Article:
it is the biggest decline retail sales this year chills all over High Street Today, buyers tightened their belts much more than expected.
Sales fell 1.6% in August – analysts warned of a “winter of discontent” for the retail sector – and well beat City expectations for a 0.5% drop. Even in nominal terms, they decreased by 1.7%.
It was the biggest monthly drop since then Last July, when all Covid restrictions on hospitality were lifted, consumers rushed from shops to pubs and restaurants.
All major retail sectors—food, non-food, online and fuel—were down for the month. The only sector to see an increase in sales was newsagents and off-licence shops, including tobacco and liquor shops, which were up 6.3%.
The share of online retail sales fell to 25.7% from 26.3% in July 2022, but is still well above the pre-coronavirus level of just under 20%.
Figures from the Office for National Statistics today showed that sales fell by 5.4% last year, although in value terms they rose 5.4%, underscoring how the cost-of-living crisis has forced consumers to pay more to buy less.
Weak retail trade makes the dilemma for the Bank of England even more acute ahead of next week’s postponed meeting of the Monetary Policy Committee.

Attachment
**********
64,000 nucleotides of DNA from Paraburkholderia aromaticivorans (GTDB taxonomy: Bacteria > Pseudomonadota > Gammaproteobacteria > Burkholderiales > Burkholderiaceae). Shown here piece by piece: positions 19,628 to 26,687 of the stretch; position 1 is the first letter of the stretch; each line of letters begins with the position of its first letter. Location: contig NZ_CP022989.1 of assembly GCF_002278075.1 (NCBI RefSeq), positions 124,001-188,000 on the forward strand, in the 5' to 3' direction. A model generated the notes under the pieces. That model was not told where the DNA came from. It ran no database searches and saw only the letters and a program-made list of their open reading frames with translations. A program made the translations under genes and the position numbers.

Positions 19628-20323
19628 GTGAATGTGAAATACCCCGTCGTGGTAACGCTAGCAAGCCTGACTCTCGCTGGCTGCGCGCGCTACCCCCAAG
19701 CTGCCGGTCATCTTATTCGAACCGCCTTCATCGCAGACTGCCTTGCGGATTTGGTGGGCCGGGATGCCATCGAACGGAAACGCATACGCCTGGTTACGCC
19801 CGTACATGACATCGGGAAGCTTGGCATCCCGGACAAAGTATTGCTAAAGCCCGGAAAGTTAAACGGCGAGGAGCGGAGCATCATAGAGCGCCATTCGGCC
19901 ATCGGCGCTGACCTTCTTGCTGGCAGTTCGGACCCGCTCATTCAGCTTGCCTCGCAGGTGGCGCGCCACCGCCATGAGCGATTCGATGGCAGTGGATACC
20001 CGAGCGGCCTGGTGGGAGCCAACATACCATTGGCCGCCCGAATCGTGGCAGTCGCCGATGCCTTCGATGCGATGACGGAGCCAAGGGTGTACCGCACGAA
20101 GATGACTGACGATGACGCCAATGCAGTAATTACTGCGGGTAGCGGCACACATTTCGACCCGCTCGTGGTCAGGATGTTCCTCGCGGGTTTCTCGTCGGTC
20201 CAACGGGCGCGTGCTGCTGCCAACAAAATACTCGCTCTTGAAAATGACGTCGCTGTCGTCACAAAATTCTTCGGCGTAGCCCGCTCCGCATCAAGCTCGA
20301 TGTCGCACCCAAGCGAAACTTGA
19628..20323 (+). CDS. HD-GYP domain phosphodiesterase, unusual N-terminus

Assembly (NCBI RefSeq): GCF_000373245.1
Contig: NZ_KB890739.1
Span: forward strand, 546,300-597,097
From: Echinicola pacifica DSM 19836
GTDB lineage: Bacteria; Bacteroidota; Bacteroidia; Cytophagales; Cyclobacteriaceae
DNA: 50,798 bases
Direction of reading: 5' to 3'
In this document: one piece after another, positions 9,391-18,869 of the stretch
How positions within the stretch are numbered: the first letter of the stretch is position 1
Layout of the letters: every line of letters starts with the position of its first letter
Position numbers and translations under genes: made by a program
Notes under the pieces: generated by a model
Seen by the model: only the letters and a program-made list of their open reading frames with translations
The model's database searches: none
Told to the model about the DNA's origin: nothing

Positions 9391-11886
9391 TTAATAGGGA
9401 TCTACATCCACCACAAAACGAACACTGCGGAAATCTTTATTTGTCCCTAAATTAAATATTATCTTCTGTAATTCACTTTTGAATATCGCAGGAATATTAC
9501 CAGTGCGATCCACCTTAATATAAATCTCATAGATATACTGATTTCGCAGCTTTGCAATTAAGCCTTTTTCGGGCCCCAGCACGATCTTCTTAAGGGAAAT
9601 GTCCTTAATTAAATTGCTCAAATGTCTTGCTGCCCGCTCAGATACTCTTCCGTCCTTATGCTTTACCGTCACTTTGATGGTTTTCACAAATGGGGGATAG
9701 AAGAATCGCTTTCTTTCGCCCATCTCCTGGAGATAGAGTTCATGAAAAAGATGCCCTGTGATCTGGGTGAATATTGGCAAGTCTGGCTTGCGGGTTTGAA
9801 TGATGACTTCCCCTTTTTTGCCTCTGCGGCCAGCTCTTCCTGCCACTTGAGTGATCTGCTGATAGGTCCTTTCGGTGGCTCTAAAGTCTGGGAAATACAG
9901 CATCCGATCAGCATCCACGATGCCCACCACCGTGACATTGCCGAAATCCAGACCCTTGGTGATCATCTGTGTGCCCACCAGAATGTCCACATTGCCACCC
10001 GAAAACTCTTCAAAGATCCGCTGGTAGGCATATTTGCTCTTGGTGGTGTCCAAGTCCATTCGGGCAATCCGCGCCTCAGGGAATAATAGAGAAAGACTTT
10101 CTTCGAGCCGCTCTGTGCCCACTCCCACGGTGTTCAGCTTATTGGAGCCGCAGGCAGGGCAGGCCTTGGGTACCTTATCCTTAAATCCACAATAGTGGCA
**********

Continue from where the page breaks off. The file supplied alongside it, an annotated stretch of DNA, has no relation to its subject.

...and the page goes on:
That could mean a 0.75% rise is not on the cards, despite inflation nearing 10% and sterling at a 37-year low.
Linda Peterick, UK and Ireland head of retail at consultancy Accenture, said: “The gloomy atmosphere in in the UK this week and news of sluggish economic growth will add to the sense of concern among retailers as the weather turns colder.
“Cost growth remains on the back burner and brands will be doing everything they can to minimize costs and protect their margins in the coming months.
“To avoid the winter of dissatisfaction and beyond, technology will be critical in helping retailers strike a careful balance between product, value and experience to keep customers coming back for more.”
Rosalind Hunter, partner at consultancy Simon-Kucher & Partners, said: “Figures released this morning show a fall in both cost and volume for the first time this year, suggesting consumers are voting with their feet and switching to cheaper alternatives to keep household finances afloat.”
The Government’s High Streets Task Force expert and founder of ShopAppy, Jackie Mulligan, said: “People are simply not spending money in a cost of living crisis. They tighten their belts, and then.”